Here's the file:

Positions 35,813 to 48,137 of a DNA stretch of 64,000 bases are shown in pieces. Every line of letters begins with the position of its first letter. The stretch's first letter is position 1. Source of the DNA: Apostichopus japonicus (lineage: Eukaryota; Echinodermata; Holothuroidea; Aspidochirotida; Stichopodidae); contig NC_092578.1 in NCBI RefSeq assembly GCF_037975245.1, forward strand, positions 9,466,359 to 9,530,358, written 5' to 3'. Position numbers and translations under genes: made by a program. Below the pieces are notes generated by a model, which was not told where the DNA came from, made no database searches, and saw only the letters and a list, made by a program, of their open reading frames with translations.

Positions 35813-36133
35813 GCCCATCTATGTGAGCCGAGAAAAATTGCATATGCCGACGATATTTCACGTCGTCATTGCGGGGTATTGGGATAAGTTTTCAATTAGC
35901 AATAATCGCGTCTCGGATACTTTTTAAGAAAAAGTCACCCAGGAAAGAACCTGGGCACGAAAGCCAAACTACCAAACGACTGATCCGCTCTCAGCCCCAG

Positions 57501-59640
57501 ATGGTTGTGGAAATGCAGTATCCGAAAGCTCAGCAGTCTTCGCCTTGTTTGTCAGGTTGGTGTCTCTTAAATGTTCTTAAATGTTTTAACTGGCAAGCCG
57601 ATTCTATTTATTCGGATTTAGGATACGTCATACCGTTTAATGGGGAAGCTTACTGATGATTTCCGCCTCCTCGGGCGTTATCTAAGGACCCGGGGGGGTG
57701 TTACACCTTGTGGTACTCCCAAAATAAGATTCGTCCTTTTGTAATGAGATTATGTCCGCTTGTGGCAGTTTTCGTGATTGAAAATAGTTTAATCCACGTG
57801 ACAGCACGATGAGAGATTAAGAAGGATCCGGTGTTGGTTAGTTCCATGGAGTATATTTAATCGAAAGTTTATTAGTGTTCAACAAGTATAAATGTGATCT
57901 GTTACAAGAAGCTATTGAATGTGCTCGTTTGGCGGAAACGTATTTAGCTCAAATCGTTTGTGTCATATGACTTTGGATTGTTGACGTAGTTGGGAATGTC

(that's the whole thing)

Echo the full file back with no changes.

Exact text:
Positions 35,813 to 48,137 of a DNA stretch of 64,000 bases are shown in pieces. Every line of letters begins with the position of its first letter. The stretch's first letter is position 1. Source of the DNA: Apostichopus japonicus (lineage: Eukaryota; Echinodermata; Holothuroidea; Aspidochirotida; Stichopodidae); contig NC_092578.1 in NCBI RefSeq assembly GCF_037975245.1, forward strand, positions 9,466,359 to 9,530,358, written 5' to 3'. Position numbers and translations under genes: made by a program. Below the pieces are notes generated by a model, which was not told where the DNA came from, made no database searches, and saw only the letters and a list, made by a program, of their open reading frames with translations.

Positions 35813-36133
35813 GCCCATCTATGTGAGCCGAGAAAAATTGCATATGCCGACGATATTTCACGTCGTCATTGCGGGGTATTGGGATAAGTTTTCAATTAGC
35901 AATAATCGCGTCTCGGATACTTTTTAAGAAAAAGTCACCCAGGAAAGAACCTGGGCACGAAAGCCAAACTACCAAACGACTGATCCGCTCTCAGCCCCAG

Positions 57501-59640
57501 ATGGTTGTGGAAATGCAGTATCCGAAAGCTCAGCAGTCTTCGCCTTGTTTGTCAGGTTGGTGTCTCTTAAATGTTCTTAAATGTTTTAACTGGCAAGCCG
57601 ATTCTATTTATTCGGATTTAGGATACGTCATACCGTTTAATGGGGAAGCTTACTGATGATTTCCGCCTCCTCGGGCGTTATCTAAGGACCCGGGGGGGTG
57701 TTACACCTTGTGGTACTCCCAAAATAAGATTCGTCCTTTTGTAATGAGATTATGTCCGCTTGTGGCAGTTTTCGTGATTGAAAATAGTTTAATCCACGTG
57801 ACAGCACGATGAGAGATTAAGAAGGATCCGGTGTTGGTTAGTTCCATGGAGTATATTTAATCGAAAGTTTATTAGTGTTCAACAAGTATAAATGTGATCT
57901 GTTACAAGAAGCTATTGAATGTGCTCGTTTGGCGGAAACGTATTTAGCTCAAATCGTTTGTGTCATATGACTTTGGATTGTTGACGTAGTTGGGAATGTC